Persian Koresh Fesenjan – Karimah Bint Dawood

The Persian Koresh Fesenjan is a sweet sour dish which was first made for me during Ramadhan by a friend’s mum I remember who had come to the UK from Tehran. I fell in love with this dish and many other Persian creations, and the love affair still go on.

A rich chicken stew with walnut and pomegranate syrup, this famous and memorable Persian dish is usually made for festive occasions like Eid.

This is not as difficult as some make out, and my recipe has the seal of approval from the Prince of Persia mashallah! What else can I say – Alhamdulilah!


  • 30ml/ ¼ cup /2 tablespoons olive oil1 large onion, finely chopped
  • 4 skinless, boneless chicken breast halves
  • 115-200grms/ 4-7 oz/ 1-2 cups finely ground walnuts
  • 15ml/ 1-2 oz/ 1 tablespoon of tomato puree
  • 240-480ml/ 1-2 cups/ 8-16 oz fresh pomegranate juice or pomegranate syrup
  • 5ml/ ¼ oz/ 1 tea spoon cinnamon
  • 5ml/ ¼ oz/ 1 teaspoon saffron strands
  • 5ml/ ¼ oz/ 1 teaspoon cardamon powder
  • 2.5ml/ 1/8 oz / ½ teaspoon nutmeg (optional)


  1. Heat the olive oil in a large, heavy deep sided frying pan over medium heat. Cook and quickly brown the chicken on all sides. Remove from pan, and set aside. You can use a whole chicken chopped up or thighs.
  2. Place the finely chopped onions in the pan and fry till they turn golden translucent, then add the cinnamon, cardamom, saffron and ground walnuts in the remaining oil in the skillet. Cook on medium heat for 5-10minutes to allow the oil to begin releasing from the walnuts.
  3. Return the chicken to the pan with the onions and walnuts, and blend in the pomegranate syrup.
  4. Reduce heat to low, cover, and simmer on a very low heat for an hour so that the flavours infuse into the flesh, stirring occasionally would make this dish the day before and leave in the fridge and warm up so that the meat becomes really infused with eh flavours but I am a fesenjun junkie.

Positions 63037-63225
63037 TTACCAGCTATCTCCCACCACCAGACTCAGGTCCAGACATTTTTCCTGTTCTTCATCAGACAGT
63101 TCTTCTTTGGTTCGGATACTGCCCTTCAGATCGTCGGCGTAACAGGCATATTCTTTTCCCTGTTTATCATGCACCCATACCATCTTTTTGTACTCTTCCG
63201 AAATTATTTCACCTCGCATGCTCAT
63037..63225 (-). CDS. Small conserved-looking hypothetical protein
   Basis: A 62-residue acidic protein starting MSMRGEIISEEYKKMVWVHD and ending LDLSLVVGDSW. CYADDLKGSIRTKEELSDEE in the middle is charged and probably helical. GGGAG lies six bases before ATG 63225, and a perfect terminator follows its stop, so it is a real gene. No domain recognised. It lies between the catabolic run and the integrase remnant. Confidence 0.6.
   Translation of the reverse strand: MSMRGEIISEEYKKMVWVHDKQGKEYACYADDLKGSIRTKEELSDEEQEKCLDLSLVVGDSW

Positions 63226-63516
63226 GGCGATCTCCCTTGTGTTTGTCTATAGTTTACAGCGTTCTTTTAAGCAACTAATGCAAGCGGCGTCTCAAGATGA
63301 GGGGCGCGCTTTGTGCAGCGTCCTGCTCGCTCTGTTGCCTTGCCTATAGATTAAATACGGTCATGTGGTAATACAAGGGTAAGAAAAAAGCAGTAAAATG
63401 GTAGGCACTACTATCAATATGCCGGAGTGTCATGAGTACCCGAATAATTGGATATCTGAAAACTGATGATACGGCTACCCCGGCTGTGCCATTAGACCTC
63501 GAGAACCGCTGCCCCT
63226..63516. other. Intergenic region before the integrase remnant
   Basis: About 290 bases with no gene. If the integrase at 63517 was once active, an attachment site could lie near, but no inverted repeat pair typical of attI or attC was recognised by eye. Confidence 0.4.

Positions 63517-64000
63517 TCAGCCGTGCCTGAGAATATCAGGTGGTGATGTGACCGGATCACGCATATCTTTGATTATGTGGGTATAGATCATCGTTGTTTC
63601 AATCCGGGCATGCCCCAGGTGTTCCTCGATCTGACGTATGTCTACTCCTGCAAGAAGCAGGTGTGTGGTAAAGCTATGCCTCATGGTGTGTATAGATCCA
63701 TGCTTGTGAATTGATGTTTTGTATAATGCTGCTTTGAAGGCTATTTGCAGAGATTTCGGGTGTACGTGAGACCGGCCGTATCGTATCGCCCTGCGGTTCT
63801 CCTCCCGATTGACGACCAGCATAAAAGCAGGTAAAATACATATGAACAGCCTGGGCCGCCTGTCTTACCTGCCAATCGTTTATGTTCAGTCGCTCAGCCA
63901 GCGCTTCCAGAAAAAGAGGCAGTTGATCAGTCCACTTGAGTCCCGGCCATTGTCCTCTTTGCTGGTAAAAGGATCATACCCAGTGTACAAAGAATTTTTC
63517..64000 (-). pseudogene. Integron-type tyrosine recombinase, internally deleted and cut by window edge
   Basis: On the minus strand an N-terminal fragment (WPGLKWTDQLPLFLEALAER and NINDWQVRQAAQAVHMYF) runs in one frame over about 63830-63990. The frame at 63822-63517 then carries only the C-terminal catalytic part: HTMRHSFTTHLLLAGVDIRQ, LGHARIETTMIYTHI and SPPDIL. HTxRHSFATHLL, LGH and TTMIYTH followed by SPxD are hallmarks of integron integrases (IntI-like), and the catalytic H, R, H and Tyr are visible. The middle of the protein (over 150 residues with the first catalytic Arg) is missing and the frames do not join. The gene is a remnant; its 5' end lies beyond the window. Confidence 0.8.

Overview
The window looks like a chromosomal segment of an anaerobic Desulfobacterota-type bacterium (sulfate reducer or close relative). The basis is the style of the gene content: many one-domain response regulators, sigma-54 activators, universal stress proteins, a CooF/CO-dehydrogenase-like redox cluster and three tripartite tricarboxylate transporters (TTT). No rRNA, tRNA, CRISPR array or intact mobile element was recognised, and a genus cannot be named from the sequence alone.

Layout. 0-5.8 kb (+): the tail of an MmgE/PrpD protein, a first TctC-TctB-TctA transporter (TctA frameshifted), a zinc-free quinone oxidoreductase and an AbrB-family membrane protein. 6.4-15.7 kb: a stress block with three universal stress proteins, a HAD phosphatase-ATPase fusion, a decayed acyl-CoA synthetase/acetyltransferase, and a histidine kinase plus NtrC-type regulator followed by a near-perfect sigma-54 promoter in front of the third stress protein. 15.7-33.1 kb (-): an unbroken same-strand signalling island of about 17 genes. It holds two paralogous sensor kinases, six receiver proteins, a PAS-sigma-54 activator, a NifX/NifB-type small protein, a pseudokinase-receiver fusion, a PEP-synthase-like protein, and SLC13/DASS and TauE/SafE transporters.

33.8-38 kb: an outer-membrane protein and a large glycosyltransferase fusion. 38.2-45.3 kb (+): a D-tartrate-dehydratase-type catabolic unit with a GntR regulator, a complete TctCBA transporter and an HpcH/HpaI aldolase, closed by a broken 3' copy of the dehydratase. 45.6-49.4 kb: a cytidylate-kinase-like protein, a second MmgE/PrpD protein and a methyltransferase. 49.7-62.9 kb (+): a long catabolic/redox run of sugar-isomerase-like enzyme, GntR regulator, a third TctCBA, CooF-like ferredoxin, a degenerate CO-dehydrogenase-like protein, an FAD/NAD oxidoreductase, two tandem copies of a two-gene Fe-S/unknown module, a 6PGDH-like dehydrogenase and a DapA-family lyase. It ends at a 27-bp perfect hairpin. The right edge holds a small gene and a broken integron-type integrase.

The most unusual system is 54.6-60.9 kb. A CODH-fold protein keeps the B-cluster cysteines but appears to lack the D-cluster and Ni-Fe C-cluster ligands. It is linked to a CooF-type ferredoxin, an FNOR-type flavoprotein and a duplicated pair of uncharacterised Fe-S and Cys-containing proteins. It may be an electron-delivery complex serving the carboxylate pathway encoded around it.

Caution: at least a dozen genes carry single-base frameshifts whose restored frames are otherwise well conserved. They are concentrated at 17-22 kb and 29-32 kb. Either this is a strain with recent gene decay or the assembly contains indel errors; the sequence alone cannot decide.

Serve with basmati rice, raw spring onions, fresh tarragon on the stems and whole radishes. The sweet flavours of Koresh fesenjunn are balanced by the fresh, sharp flavours of the onions, radish and raw herbs. Please go easy on the onions if you are going to the masjid.

Although the following hadith mention garlic as oppose to onions, onions can be quite strong on the breath if they are eaten raw so a nice handful of fennel seeds eaten on the way to the masjid should do the trick to sweeten your breath and ease your tummy.

Heavenly Bites Karimah Bint Dawood

Heavenly Bites, the best of Muslim home cooking, published by Kube Publishers, £10.

I’m a qualified nutritionist who has written an award-winning cookbook. With a degree in fine arts from Central St Martins, I have just created and released a NEW nutritional book: Sacred Sunnah Super Foods – an illustrated guide to Quranic Foods, and published by Karimah’s Cuisina.

Heavenly Bites is the first multinational Muslim cookbook that features the best of Muslim cooking to be found from Morocco to Bangladesh, served up by Karimah bint Dawood, the television presenter and cook and convert to Islam. Featuring fifty recipes for soups, salads, snacks and starters, smoothies, main courses, and sweets, it assembles dishes for all occasions from the international Muslim world. Each recipe is charmingly introduced by Karimah and an index is provided for quick and simple referencing.

With an eclectic Asian, African, Scottish, and English heritage, Karimah bint Dawood is widely traveled and well-versed in global cuisines and cultures. She has worked as a make-up artist for Gucci, Revlon, and Brides magazine, and has traveled and worked as a fashion model around the world, during which time she developed her interest in world cooking. After converting to Islam, Karimah put down her brushes and white stilettos for a while and picked up the henna cone and the Qur’an.

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